John O’Hurley

John O’Hurley is best known for his portrayal of J. Peterman on “Seinfeld.”

Actor John O’Hurley knows the Scottsdale Airpark well. 

He was the Xerox spokesman when the company sponsored the Phoenix Open. He’s also a celebrity ambassador for Childhelp. 

“I will tell you the most embarrassing thing happened to me one of the years when Xerox sponsored the Phoenix Open,” said O’Hurley, who played J. Peterman on “Seinfeld.” 

He was playing in a peripheral tournament when he tore his pants from “stem to stern,” he recalled. Wearing black pants, he had to play the rest of it with his “tighty whities” showing.

O’Hurley is helping the Airpark – and the world – once again. This time it’s not so embarrassing.

 He’s hosting a virtual video game golf tournament experience July 26-Aug. 1 to benefit the victims of child abuse and neglect. For information, call Childhelp at 480-922-8212.

Players can see how their golf skills stack up against celebrities playing the video game Ultimate Golf (available free in App Store). 

In addition to O’Hurley, stars playing include MLB’s Ken Griffey Jr., musicians Sammy Hagar and Alice Cooper, Food Network chef Guy Fieri, and more in the Childhelp Ultimate Golf VIP Royale.

Ultimate Golf is a simple game to play where each player is completely independent of an opponent and winning depends on gameplay skills. Registration is free and for a small donation, players will get in-game items, such as a custom ball that has enhancements.

All proceeds will go to support Childhelp.

Childhelp is an internationally respected nonprofit and the largest organization dedicated to helping victims of child abuse and neglect and at-risk children. 

It has made significant progress toward its mission of helping victims of child abuse and neglect through prevention, intervention and treatment.

“I’ve been one of Childhelp’s celebrity ambassadors for, probably, 12 years now,” he said. “I have spearheaded a lot of their fund raising and several of my events throughout the year.”

“I had a golf tournament in the Palm Springs area,” he said. “We had it every year at Porcupine Creek. We raised an unbelievable amount of money. They made a decision to turn that into a resort out there. We lost our golf course and tournament. This is when the idea of a virtual online golf tournament came to us. With this, the possibilities are unlimited.”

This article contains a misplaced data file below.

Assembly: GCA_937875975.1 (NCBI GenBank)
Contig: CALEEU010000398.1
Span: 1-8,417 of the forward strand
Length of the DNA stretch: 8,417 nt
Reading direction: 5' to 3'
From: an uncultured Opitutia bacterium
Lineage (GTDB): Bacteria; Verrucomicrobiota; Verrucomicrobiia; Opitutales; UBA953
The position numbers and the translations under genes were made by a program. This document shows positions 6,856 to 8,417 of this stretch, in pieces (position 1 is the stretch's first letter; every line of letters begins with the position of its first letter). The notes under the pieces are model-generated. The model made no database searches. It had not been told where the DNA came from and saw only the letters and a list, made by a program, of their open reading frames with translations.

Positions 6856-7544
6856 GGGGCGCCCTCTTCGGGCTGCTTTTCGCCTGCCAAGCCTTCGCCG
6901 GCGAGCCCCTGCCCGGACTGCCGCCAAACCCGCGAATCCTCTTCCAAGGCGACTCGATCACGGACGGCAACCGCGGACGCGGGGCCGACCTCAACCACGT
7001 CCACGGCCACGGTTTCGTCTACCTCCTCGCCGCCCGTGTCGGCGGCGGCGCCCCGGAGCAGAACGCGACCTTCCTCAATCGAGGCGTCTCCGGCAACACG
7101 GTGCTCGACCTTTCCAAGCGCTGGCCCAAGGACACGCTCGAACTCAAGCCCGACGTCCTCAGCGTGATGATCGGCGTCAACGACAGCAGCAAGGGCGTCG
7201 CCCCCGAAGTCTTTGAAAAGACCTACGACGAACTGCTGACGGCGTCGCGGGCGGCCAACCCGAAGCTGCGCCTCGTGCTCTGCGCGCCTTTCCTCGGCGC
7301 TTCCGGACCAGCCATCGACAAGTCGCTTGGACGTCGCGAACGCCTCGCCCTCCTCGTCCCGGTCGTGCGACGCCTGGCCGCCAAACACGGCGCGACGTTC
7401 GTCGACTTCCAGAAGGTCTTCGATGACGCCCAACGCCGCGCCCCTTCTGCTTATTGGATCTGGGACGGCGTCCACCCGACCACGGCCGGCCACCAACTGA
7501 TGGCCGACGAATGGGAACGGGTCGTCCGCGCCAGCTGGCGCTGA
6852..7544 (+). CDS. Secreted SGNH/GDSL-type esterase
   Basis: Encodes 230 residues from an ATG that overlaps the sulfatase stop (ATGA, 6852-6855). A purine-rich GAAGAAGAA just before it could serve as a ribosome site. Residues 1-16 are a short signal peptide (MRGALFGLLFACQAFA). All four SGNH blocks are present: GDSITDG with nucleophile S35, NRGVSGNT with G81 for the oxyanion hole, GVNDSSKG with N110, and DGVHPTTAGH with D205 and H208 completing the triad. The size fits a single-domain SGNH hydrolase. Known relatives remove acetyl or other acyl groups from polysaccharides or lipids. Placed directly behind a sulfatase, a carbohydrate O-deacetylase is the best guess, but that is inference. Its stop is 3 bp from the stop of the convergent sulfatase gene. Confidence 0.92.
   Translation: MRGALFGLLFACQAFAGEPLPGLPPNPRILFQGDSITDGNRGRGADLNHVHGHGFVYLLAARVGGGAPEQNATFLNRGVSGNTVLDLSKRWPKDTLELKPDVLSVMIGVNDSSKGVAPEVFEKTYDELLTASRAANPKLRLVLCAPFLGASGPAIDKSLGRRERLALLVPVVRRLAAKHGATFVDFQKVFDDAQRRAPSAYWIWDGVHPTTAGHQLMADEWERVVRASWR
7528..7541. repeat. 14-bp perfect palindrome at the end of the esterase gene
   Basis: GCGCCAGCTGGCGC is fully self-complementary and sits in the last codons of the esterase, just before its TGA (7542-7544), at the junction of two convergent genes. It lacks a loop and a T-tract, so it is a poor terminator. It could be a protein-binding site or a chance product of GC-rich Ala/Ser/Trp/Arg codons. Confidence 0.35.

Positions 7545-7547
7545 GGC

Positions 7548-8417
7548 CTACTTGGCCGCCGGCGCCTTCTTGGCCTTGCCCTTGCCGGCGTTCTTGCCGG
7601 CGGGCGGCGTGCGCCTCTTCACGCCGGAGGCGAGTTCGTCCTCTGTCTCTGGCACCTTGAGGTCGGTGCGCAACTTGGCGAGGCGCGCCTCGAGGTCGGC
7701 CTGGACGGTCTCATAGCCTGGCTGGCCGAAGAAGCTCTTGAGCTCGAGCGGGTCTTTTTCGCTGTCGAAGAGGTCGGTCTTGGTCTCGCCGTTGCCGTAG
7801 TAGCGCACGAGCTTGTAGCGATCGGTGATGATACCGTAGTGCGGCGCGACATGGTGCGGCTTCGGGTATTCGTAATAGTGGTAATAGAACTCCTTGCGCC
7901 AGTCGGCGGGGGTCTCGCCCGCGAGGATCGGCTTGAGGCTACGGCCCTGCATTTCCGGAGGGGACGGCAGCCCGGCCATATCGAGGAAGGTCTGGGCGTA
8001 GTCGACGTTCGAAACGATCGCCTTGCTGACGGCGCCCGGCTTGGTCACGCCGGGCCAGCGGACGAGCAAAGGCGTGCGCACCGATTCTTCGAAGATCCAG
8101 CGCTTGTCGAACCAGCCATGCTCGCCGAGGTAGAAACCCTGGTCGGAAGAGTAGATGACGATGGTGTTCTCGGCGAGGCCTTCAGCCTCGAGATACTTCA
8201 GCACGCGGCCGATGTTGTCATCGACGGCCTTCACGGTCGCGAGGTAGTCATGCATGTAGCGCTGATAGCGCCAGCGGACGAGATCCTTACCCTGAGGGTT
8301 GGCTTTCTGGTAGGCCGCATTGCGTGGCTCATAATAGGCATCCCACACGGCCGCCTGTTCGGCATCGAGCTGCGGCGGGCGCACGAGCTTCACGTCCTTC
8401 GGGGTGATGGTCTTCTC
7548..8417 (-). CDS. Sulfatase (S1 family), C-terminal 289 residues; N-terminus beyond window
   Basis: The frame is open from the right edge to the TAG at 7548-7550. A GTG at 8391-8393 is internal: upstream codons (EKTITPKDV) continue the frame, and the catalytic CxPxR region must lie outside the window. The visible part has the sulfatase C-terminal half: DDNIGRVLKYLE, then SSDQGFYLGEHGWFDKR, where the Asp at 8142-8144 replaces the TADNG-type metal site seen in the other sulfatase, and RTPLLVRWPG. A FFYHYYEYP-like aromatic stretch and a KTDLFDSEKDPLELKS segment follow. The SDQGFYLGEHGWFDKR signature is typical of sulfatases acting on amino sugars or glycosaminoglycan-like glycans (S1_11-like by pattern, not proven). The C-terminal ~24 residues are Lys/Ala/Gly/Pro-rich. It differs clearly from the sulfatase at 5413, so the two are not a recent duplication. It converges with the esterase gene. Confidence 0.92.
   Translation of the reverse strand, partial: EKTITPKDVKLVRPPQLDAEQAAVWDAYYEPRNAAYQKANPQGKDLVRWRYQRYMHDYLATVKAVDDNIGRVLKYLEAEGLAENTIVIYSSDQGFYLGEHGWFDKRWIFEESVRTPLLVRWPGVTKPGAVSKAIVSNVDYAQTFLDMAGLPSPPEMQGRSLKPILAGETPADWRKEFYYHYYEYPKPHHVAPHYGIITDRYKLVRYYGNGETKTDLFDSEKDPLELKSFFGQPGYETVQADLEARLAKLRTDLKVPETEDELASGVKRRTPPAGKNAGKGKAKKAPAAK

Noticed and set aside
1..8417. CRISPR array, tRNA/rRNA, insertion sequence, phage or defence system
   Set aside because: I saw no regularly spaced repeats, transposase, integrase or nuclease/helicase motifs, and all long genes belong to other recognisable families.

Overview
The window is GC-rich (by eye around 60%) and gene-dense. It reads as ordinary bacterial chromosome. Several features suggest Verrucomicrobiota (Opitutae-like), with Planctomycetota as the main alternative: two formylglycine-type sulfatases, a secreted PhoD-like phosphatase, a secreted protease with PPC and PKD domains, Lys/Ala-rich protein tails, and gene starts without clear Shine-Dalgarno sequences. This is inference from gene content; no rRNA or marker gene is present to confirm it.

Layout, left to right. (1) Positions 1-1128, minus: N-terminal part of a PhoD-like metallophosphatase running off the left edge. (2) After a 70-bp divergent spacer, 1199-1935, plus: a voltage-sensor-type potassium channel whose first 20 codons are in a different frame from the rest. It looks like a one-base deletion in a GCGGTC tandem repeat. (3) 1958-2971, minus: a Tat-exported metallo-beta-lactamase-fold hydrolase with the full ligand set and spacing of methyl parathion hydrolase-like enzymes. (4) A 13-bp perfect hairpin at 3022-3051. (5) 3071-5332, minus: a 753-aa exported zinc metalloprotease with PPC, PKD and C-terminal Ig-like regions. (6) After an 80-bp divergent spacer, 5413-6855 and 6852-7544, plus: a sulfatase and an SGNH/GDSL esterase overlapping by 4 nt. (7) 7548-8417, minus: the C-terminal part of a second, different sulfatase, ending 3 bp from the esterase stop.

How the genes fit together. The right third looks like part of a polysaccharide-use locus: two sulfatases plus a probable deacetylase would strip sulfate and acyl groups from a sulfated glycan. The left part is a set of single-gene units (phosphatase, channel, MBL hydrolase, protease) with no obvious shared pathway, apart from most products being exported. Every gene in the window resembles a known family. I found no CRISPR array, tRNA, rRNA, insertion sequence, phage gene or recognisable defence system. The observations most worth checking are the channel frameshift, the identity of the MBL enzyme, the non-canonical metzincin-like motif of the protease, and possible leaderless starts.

O’Hurley calls the star players just a bunch of his friends. 

“I put my arms around a large and loyal group of friends,” said O’Hurley, calling from a golf course in Vermont, where he has a summer home. 

“Golf, that’s my sport. I met my wife (Lisa Mesloh) playing golf. She was a top golfer for Baylor University, as well as in high school. Her father is quite an accomplished golfer and had a career as a golf course manager for many, many years. I’ve played in so many celebrity invitationals during my 40 years of playing.”

He has a summer home in Vermont, but the Valley is important to O’Hurley, too, as his wife’s parents reside here. 

“I love it there,” he said. “I’ve developed some very, very close friends over the years. Alice Cooper is a dear, dear friend. I work with Alice on his fundraising for the Solid Rock Foundation. 

“He’s one of my favorite people. That man has a heart of gold and nobody has done more for the world of rock ‘n’ roll and disadvantaged children.”

On “Seinfeld,” O’Hurley played J. Peterman, a fictionalized version of catalog-company entrepreneur John Peterman, from 1995 until the show’s end in 1998. O’Hurley invested in the relaunch of The J. Peterman Company and since 1999, has been a part-owner and member of the board of directors.

O’Hurley’s character on “Seinfeld” was similar to him – possessing a gift of gab with an edge of sarcasm and self-deprecation. When a fictional character “dies,” J. Peterman shares at the funeral how much he will miss “Susie.”

“I don’t think I’ll ever be able to forget Susie,” he said. “Most of all, I will never forget that one night, working late on the catalog, just the two of us and we surrendered to temptation – and it was pretty good.”

As the head of the magazine in Peterman’s absence, Elaine had her ups and downs, but the company didn’t fold. His response? “Kudos Elaine, on a job …done.”